Funerals Begin for Victims of Bronx Fire That Killed 13

NY Times - January 08, 2018

by ASHLEY SOUTHALL

UFA President Fitzgerald Statement: Deadly Bronx Fire

Iholt Francis had been planning a trip from Jamaica to New York to visit his twin brother to celebrate their 28th birthday. Instead, he arrived last week to take his brother off life support.

Mr. Francis’s twin, Holt Francis, died a week after a fire on Dec. 28 ripped through his apartment building in the Bronx, killing four members of his family and eight other people. The fire was the deadliest in New York City in 27 years. It was started by a 3-year-old boy who was playing with a stove and was fueled by gusty winds.

Funeral services will be held Monday, at the R.G. Ortiz Funeral Home in Manhattan, for Holt Francis; his wife, Karen Stewart-Francis, 37; their daughters, Kylie, 2, and Kelesha, 7; and their cousin, Shawntay Young, 19. Their bodies will be sent to Saint Catherine Parish in Jamaica for burial on Jan. 21.

Several other funerals will be held over the next few weeks. Services were held on Sunday for the youngest victim, 7-month-old Amora Batiz, and her grandmother, Maria Batiz, 65.

Ms. Stewart-Francis, a hotel housekeeper, belonged to a close-knit family from southeast Jamaica. Some relatives had lived in the building, on Prospect Avenue in the Belmont neighborhood, for nearly a decade. Her family occupied five apartments there, and relatives doubled as babysitters, cooks and hairdressers.

Her sister Andrene Paul said the family was still raising money to cover the cost of transporting their bodies to Jamaica for burial. Ms. Paul said it had always been her sister’s wish to be buried there alongside their father.

Ms. Stewart-Francis was the youngest of their parents’ 13 children, and “she and our father were joined at the hip,” Ms. Paul said.

Mr. Francis joined her in the United States in 2016, and the two married that May. They had lived in the apartment building for about a year, Ms. Paul said.

“We always try to stick together because kids are involved,” said Ms. Paul, whose pregnant daughter lived on the third floor with her husband and 10-year-old son. “It works that way, like a community for each other.”

Many of the fire’s victims were working-class immigrants, and relatives have been frustrated in their efforts to plan funerals because they are unfamiliar with the process and have little money to cover expenses.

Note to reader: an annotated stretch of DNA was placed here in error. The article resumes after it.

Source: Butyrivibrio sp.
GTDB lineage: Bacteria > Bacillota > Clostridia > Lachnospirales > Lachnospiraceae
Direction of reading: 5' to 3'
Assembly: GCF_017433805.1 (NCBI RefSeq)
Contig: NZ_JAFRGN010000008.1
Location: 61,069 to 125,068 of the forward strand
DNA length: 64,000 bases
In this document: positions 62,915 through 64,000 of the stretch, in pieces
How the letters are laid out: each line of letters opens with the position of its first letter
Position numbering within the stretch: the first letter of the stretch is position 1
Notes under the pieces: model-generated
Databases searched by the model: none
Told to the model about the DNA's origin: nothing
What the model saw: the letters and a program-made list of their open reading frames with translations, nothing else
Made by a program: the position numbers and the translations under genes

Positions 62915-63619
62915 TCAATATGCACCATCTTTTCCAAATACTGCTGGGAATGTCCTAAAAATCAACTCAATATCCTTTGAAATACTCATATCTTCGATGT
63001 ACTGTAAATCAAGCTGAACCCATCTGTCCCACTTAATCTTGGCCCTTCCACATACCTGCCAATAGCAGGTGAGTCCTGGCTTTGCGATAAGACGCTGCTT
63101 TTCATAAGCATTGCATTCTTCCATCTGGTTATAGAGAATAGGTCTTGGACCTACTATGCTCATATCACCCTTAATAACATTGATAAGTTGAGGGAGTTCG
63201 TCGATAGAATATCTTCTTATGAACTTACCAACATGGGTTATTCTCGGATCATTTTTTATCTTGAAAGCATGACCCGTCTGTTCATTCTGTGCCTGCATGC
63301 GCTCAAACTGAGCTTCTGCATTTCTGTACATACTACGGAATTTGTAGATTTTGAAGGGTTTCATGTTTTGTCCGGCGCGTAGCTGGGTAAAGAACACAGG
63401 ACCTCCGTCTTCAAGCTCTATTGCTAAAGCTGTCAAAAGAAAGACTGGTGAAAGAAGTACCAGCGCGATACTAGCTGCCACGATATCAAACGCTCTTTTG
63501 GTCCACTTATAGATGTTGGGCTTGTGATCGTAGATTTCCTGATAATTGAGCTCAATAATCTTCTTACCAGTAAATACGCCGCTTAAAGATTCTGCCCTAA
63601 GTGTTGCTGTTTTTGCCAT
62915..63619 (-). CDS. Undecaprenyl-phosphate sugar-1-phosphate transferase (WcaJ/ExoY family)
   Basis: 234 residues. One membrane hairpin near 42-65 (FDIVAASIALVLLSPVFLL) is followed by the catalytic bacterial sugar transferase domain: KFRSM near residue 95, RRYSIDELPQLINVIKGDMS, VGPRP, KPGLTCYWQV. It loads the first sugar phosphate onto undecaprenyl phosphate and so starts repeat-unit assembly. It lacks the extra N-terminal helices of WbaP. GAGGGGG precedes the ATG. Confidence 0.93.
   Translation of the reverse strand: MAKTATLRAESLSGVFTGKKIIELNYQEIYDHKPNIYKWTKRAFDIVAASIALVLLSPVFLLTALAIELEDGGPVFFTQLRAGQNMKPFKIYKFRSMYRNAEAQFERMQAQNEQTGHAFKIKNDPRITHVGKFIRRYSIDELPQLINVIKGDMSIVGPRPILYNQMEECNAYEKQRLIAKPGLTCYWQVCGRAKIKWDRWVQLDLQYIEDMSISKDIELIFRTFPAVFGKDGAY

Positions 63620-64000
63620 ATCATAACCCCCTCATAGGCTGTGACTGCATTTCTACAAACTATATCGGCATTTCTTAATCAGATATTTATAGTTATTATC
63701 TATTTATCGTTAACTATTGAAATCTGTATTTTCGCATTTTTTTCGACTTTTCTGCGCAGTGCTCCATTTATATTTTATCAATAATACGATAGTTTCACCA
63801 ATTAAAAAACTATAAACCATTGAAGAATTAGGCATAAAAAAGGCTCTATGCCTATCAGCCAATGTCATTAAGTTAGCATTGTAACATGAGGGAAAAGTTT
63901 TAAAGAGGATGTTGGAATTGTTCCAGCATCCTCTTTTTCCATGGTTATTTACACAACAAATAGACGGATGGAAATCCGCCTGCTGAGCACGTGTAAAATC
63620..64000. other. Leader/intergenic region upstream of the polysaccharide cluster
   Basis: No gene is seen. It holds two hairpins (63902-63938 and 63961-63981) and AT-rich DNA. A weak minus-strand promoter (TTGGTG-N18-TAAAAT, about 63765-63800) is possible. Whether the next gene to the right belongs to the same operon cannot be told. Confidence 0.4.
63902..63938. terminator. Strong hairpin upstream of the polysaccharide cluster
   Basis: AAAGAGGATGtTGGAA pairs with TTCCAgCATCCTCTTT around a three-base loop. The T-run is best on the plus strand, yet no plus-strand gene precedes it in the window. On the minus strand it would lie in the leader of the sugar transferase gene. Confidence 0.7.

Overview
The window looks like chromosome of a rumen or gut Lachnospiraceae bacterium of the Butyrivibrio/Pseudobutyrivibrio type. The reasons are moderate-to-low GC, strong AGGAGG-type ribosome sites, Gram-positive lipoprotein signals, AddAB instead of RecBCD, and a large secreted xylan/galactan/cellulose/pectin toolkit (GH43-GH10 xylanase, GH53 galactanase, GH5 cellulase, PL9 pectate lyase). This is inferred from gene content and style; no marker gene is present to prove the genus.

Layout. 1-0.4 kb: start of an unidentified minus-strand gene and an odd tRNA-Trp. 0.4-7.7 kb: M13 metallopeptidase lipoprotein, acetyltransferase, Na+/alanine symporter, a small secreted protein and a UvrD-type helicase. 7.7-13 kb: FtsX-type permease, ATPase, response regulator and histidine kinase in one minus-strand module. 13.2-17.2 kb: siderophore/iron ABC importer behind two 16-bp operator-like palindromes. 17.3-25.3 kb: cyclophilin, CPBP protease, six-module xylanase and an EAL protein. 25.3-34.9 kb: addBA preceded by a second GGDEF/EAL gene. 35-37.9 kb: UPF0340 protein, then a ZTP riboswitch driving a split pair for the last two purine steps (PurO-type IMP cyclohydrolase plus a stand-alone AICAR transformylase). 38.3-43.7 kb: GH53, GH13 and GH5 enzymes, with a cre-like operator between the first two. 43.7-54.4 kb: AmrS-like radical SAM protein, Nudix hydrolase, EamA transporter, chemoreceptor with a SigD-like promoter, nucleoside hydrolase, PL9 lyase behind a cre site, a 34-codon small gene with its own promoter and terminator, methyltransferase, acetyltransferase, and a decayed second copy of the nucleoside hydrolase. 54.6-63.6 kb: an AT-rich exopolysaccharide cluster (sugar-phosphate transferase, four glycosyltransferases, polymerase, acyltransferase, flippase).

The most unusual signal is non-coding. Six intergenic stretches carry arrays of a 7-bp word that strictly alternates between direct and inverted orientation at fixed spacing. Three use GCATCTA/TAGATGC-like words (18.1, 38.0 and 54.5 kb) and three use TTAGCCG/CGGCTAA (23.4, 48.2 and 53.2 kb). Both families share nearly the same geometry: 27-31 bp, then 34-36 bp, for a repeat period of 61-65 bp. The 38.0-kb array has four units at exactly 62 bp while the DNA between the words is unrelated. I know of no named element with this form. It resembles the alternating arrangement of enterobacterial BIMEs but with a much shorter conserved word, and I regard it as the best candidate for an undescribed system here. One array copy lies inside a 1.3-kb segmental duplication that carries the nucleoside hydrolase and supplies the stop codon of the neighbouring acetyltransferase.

Six victims of the fire were from the Ashanti region in Ghana. They included a soldier and two children.

Samuel Amaoko, the consulate general of Ghana in New York City, said relatives expressed confusion about what to do at a meeting last week.

They expected the consulate to provide financial assistance, but he could not offer them money. Instead, Mr. Amaoko said, he provided information and sanctioned a GoFundMe page hosted by the National Ghana Parade Council, a business and community alliance that organizes an annual parade. A vigil is planned for Saturday at the Our Lady of Mount Carmel Church, the council president, Catherine Cudjoe, said.

Funeral services for Justice Opodu, 54, and his brother Gabriel Sarkodie, 48, will be on Jan. 20, and then their bodies will be flown to Ghana.

Funeral arrangements have not yet been made for three members of the Donkor family: Solomon Donkor, 49, and his children, Hannah, 17, and William, 12.

Kwabena Mensah has been trying for more than a week to make arrangements for his son, Private Emmanuel Mensah, 28, a soldier with the New York Army National Guard who died pulling people from the fire. But his efforts have been stalled.

Eric Durr, a spokesman for the New York National Guard, said federal regulations prevented the military from taking on Private Mensah’s funeral and burial costs because he was on a reserve soldier and did not die in the line of duty. The military requires soldiers to complete 24 months of active duty to be eligible for burial benefits.

Mr. Mensah’s family can still choose to have military honors presented at his funeral, Mr. Durr said, and the military had assigned a casualty assistance officer to help the family navigate the process.

“I pleaded with them, but they said they cannot do it,” Mr. Mensah said. “This is all new to me. I’m naïve about all of this. I’m totally confused about all of this. It’s heartbreaking.”

Luis Ferré-Sadurní contributed reporting.